Scottish sleeper service safeguard plan announced
Chancellor George Osborne has announced plans to safeguard the future of cross-border sleeper train services in his Autumn Statement.
The possibility of reducing the London to Scotland service was made by Transport Scotland earlier this month.
The UK government also said the Scots budget would be boosted with £433m for capital projects over four years.
But Scots Finance Secretary John Swinney said the move fell far short of what was needed to boost the economy.
The UK government is making available £50m to enable the replacement of the cross-border Caledonian Sleeper fleet to improve on-train facilities, on the condition Holyrood ministers agree to co-fund the replacement programme.
The Treasury said the £433m funding, delivered under the Barnett funding formula to deliver infrastructure and other building projects, came on top of a £100m package for boosting green energy.
Scottish Secretary Michael Moore said: "This Autumn Statement comes at a difficult economic time.
"By sticking to our deficit reduction plan the UK has avoided the problems facing some Eurozone countries."
He added: "The job of growing our economy falls to Scotland's two governments.
Consider just one slice of the chancellor's Autumn Statement - and you find extra capital spending adding up to £443m for Scotland.
A good news story then?
As successive Scots politicians, including Finance Secretary John Swinney, have pointed out, there are a few other factors to take into account.
Firstly, the new capital investment - a Barnett consequential of planned improvements in English roads, railways and schools - is spread over the period to 2015.
Secondly, the Treasury has yet to spell out the details for revenue spending - which is likely to be cut in line with the chancellor's forecasts today of continuing constraint.
Thirdly, the overall economic picture is grim. Lower growth, higher borrowing, unemployment on the rise. Further constraint in public sector pay.
Which together, according to sundry critics of the coalition, means that the chancellor's plans are in tatters.
"The UK has announced wide ranging measures to help Scottish companies access credit, to delay increases in fuel duty and to help the young unemployed in Scotland. We are also investing in broadband and increasing the state pension."
In the middle of this month, the Scottish government's Transport Scotland body published a consultation document looking at the way the country's rail services were run.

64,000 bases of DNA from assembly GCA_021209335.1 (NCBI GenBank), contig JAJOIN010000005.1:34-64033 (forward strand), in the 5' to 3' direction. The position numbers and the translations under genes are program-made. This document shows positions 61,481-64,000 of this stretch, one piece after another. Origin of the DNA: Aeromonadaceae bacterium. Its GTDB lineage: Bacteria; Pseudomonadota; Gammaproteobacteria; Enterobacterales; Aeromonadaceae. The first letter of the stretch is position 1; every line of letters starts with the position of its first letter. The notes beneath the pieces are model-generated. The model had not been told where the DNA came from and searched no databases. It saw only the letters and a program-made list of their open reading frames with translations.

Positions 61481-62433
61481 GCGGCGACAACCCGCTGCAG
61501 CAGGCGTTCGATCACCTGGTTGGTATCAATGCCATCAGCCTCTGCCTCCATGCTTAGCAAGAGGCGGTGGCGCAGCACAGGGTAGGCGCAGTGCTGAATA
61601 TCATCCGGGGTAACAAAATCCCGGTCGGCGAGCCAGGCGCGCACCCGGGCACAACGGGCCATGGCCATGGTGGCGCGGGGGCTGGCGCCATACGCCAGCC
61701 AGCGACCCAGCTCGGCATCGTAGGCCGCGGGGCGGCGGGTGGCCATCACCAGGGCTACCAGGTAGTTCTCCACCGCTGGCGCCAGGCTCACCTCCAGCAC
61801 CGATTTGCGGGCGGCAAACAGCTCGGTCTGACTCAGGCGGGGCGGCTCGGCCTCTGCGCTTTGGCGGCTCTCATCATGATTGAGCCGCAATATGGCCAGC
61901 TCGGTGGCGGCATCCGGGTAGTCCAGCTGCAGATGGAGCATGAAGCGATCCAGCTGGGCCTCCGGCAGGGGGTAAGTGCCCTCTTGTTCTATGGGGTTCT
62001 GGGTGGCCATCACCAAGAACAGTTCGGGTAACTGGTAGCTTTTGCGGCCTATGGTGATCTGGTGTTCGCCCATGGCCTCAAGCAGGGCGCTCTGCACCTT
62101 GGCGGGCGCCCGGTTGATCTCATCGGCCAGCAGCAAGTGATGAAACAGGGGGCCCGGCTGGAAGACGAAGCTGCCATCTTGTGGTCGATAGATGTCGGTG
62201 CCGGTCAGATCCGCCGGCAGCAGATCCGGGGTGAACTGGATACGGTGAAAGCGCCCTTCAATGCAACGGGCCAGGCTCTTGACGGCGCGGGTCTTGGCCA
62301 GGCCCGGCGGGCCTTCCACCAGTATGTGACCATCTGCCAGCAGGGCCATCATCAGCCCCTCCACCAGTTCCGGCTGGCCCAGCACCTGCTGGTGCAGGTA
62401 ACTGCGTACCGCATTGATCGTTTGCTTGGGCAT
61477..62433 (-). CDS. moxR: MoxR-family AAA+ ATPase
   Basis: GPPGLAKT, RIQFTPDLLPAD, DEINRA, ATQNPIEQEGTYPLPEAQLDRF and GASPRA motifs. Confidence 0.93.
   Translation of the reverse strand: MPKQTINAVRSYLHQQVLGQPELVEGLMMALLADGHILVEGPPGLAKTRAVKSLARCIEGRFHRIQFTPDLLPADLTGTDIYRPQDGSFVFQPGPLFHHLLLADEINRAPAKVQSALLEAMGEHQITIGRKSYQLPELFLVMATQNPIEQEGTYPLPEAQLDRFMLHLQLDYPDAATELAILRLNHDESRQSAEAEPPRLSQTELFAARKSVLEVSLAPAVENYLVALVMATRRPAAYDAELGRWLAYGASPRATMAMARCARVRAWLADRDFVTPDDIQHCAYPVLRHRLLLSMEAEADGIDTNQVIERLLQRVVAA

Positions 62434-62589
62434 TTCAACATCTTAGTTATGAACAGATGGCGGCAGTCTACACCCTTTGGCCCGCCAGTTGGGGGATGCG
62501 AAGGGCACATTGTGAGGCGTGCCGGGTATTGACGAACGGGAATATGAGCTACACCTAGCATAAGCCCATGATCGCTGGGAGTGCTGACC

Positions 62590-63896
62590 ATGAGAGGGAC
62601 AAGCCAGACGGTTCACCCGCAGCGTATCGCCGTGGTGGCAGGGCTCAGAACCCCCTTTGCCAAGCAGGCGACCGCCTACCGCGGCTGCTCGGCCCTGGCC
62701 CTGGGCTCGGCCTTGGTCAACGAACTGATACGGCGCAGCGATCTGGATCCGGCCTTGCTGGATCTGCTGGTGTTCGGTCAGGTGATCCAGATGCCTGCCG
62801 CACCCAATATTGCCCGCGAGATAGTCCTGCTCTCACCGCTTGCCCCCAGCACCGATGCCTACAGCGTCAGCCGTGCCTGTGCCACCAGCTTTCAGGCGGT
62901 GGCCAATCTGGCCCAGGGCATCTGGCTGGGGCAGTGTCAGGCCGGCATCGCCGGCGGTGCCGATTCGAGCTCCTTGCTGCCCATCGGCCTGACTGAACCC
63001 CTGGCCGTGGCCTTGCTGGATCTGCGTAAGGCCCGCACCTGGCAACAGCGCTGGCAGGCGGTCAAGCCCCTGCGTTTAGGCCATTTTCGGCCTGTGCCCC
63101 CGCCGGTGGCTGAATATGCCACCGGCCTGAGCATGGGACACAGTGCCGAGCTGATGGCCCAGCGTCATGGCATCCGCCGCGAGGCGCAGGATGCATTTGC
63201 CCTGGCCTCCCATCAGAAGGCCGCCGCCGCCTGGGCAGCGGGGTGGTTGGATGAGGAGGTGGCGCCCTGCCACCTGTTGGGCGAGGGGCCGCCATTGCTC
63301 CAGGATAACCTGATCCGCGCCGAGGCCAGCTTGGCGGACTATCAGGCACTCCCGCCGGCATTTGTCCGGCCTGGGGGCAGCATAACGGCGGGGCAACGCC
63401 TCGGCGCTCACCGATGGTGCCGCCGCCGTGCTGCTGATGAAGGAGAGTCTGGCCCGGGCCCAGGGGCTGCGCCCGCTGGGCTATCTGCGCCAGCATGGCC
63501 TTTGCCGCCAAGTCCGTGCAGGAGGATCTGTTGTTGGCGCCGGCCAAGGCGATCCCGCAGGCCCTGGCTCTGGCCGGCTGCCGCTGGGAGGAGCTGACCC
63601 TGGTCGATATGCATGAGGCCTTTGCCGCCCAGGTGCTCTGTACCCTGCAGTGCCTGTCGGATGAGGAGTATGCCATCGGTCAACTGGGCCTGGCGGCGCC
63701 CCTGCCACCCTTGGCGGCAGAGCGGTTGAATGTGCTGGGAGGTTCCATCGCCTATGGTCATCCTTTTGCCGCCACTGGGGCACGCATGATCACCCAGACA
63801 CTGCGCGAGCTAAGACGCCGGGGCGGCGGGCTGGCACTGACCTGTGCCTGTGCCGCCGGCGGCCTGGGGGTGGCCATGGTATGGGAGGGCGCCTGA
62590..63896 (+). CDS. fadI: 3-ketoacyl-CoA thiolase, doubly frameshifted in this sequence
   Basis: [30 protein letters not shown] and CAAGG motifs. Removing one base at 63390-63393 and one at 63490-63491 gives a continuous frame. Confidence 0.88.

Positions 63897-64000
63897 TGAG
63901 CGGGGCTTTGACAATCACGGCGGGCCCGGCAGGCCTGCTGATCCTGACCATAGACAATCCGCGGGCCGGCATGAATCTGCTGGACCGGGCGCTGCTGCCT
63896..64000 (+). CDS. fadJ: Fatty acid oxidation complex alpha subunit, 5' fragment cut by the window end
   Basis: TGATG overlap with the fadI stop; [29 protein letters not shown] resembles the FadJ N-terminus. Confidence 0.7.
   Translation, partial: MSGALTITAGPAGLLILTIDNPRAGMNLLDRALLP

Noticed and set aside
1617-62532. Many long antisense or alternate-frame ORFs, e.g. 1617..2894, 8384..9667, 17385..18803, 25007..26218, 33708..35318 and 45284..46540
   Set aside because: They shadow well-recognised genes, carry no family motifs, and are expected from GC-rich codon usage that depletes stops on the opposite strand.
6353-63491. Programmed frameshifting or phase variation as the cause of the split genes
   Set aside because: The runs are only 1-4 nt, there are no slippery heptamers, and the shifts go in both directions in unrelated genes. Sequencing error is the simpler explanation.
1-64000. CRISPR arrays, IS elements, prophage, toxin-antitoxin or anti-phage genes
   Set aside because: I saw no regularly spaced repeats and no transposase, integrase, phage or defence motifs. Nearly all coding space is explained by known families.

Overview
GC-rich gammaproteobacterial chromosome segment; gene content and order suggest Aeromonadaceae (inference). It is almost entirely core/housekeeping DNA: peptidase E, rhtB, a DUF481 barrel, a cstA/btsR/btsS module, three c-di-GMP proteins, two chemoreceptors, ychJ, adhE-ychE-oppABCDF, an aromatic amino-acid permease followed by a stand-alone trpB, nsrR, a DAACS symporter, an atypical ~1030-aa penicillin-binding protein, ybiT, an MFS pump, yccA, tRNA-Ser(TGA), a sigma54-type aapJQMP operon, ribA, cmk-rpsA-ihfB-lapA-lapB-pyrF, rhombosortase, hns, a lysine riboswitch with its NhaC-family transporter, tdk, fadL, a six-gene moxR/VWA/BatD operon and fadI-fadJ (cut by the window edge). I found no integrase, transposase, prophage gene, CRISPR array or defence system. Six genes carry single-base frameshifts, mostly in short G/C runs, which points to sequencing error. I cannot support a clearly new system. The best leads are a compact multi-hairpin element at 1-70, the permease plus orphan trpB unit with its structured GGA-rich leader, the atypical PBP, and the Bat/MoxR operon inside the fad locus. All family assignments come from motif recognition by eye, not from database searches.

Among a series of options, it suggested reducing the lowland route connecting Edinburgh and Glasgow with Euston to an Edinburgh only service.
It also suggested closing the Highland service linking Inverness, Aberdeen and Fort William with Euston.
A Scottish government spokesman said ministers were "committed" to a continuing and improving sleeper service in the next franchise from 2014.
Treasury sources said the offer was designed to improve cross-border rail services and not directly linked to Transport Scotland's concerns about the cost of the service.
The chancellor's cash would be designed to help buy new sleeper carriages to replace the stock which is coming to the end of its life.
It is understood the funding would be withdrawn if a deal between ministers in London and Edinburgh is not reached before the end of the year.
Mr Swinney welcomed the offer to boost sleeper services, but said the UK's Office for Budget Responsibility demonstrated that the Westminster coalition's Plan A on the economy was "an abject failure, with a swingeing cut of well over two thirds in the growth forecast for 2012".
He said: "The Chancellor has proposed a limited increase in capital budgets, but the Treasury are so far unable to tell us by how much our revenue budget is going to fall. We need a complete picture to judge these announcements, and I am writing to the Chancellor seeking this information urgently.
"The Scottish Government has called for a targeted, expanded programme of some £2bn for capital infrastructure investments in Scotland to stimulate demand - which has not been delivered."
The Scottish government said it was using all the powers it had to stimulate growth, in the face of a 36% real terms cut to its capital budget, put in place by the previous UK government.